Merely to attempt to formulate, let alone apply, such standards, would be to risk cripping the Refuse Act as an enforcement tool. The defendant, if a substantial business enterprise, would usually have exclusive control of both the expertise and the relevant facts; it would be difficult indeed, and to no purpose, for the government to have to take issue with elaborate factual and theoretical arguments concerning who, why and what went wrong. A municipality may require dog owners to keep their dogs off the public streets, and the court may enforce the ordinance by criminal sanctions without paying attention, except in mitigation, to the owner's tales concerning his difficulty in getting Fido to stay home. In the present circumstances we see no unfairness in predicating liability on actual non-compliance rather than either intentions or best efforts. See O. W. Holmes, The Common Law 49 (1881). Whatever occasional harshness this could entail is offset by the moderateness of the permitted fine, the fact that the statute's command-- to keep refuse out of the public waters-- scarcely imposes an impossible burden,8 and the benefit to society of having an easily defined, enforcible standard which inspires performance rather than excuses. The President Coolidge, 101 F.2d 638, 640 (9th Cir. 1939). As a corporate defendant like White Fuel cannot be imprisoned, we need not consider to what extent absolute liability would carry over to cases where incarceration is a real possibility.9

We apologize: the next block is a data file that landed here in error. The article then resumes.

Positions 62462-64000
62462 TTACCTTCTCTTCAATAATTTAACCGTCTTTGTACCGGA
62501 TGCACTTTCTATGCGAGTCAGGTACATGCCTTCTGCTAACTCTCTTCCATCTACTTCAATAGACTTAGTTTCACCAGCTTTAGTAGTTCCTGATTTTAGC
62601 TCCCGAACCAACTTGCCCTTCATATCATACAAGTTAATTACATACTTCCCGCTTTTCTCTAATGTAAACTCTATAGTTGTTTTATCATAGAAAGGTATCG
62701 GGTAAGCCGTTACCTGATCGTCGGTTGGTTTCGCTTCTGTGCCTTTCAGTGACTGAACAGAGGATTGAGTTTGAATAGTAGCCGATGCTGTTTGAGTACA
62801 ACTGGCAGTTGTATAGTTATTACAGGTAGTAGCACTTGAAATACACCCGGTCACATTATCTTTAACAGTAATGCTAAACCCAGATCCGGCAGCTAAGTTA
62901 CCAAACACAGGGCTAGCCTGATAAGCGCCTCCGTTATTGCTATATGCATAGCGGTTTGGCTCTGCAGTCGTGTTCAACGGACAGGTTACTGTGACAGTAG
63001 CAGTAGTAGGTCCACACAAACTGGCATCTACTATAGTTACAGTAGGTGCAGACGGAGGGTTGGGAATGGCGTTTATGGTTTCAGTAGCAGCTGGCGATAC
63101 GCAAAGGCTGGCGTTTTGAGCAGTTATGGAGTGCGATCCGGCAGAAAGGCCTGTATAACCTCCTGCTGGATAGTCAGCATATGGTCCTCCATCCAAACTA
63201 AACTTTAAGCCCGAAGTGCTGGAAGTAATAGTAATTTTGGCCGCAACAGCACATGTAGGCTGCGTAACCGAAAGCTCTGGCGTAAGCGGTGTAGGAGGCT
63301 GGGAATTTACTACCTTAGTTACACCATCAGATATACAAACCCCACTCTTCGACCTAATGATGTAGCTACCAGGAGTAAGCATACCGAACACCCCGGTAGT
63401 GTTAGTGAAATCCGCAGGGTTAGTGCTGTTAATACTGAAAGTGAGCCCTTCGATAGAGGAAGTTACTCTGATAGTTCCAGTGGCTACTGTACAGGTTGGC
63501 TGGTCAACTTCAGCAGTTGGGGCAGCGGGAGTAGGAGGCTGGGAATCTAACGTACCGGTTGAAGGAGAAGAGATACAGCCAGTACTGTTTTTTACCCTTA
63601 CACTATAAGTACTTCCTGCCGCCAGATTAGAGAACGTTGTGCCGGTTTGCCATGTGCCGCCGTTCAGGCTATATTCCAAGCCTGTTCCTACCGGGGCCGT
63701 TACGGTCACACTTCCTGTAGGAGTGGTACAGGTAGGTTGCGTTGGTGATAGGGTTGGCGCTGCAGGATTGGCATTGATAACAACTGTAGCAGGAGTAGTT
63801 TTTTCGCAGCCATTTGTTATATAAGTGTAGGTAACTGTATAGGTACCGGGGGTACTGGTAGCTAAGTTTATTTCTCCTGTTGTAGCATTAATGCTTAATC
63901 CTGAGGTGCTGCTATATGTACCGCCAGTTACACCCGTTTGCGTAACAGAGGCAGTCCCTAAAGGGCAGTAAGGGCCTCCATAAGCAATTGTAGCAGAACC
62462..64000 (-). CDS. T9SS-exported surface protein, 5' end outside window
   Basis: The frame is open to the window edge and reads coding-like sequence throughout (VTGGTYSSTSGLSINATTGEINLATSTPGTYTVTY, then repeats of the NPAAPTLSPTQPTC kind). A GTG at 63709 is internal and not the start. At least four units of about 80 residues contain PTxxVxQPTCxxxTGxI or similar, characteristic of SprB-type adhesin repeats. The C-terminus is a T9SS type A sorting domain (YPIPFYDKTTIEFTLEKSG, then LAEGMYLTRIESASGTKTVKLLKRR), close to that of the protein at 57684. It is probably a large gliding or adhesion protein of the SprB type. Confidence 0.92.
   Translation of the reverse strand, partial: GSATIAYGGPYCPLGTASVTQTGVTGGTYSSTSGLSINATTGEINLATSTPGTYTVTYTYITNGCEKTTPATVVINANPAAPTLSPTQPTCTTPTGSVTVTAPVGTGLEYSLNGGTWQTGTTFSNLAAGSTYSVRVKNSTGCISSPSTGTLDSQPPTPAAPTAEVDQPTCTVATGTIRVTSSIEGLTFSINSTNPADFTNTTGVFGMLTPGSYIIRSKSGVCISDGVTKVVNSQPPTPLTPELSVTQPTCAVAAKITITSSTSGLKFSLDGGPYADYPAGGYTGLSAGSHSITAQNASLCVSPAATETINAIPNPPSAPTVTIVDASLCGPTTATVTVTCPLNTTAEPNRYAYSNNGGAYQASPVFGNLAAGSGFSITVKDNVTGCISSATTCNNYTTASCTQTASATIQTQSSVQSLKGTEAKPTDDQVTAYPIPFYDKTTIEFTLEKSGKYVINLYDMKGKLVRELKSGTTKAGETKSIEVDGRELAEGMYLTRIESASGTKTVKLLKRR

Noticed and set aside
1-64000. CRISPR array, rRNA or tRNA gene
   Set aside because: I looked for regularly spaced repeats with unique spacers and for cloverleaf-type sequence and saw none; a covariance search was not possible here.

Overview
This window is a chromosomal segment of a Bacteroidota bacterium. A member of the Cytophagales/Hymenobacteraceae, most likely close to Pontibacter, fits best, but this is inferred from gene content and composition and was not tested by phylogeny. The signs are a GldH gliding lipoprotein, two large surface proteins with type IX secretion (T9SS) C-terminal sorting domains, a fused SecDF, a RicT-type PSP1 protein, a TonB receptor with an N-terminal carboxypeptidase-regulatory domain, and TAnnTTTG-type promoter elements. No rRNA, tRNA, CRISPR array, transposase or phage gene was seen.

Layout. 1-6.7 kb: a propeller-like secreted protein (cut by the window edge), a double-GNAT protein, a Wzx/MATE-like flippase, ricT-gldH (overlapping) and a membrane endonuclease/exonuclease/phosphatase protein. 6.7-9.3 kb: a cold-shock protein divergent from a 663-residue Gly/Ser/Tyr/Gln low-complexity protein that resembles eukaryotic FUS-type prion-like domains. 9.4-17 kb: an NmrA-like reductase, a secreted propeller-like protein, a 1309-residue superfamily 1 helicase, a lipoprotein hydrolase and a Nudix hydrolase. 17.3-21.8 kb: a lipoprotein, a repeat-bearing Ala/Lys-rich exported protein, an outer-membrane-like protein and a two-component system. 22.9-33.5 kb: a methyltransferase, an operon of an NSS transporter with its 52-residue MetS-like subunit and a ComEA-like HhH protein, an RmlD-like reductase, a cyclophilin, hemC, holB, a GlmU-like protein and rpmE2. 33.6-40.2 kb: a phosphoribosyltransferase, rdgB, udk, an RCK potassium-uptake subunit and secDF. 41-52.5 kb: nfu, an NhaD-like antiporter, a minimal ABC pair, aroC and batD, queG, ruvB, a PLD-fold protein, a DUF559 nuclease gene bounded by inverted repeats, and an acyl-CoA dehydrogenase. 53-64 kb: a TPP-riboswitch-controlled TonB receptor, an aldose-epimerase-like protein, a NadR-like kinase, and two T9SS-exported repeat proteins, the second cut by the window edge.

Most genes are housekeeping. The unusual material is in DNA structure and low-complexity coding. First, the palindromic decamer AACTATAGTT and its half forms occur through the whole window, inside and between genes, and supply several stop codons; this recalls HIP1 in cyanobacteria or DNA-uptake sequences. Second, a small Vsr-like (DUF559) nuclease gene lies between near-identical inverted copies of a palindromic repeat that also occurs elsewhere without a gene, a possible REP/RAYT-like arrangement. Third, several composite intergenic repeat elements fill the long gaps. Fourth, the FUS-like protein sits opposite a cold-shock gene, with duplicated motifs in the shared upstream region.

Although there is no generalized 'due care' defense, a defendant may always, of course, show that someone other than himself was responsible for the discharge. White Fuel might, for example, undertake to prove that oil had percolated through its soil from the supply of an adjacent landowner. If a plane crashed into one of its tanks causing a spill, White Fuel would not be liable. If thieves overpowered its watchmen and somehow caused a pipe to overflow, White Fuel would not be liable. Acts of God would be another legitimate defense. It might be a defense that the spill was caused by an independent contractor who was entirely outside the defendant's control. Cf. United States v. Georgetown University, 331 F. Supp. 69 (D.D.C. 1971). The criminal law does not command the impossible. Sweet v. Parsley, ( 1969) 2 W.L.R. 470, (1969) All E.R. 347. See generally Hughes, Criminal Omissions, 67 Yale L.J. 590 (1958); Hart, The Aims of the Criminal Law, 23 L. & Contemp.Prob. 401, 417-25, 429-36 (1958). In Kilbride v. Lake, (1962) N.Z.L.R. 590, (S. Ct. New Zealand), a driver was convicted of failing to display on his car a current warrant of fitness. It appeared that his warrant had been removed from the car by someone after he had left it. The Court reversed, saying at 591, 593:
'Absolute liability . . . is essential to put strong pressure on drivers . . . to do their whole duty . . .. (But) it is a cardinal principle that . . . a person cannot be made criminally responsible for an act or omission unless it was done or omitted under circumstances where there was some other course open to him.'
Cf. Suarez v. Administrator Del Deporte Hipico, 354 F. Supp. 320 (D.P.R. 1973), opinion of three-judge court and declaratory judgment Apr. 25, 1973.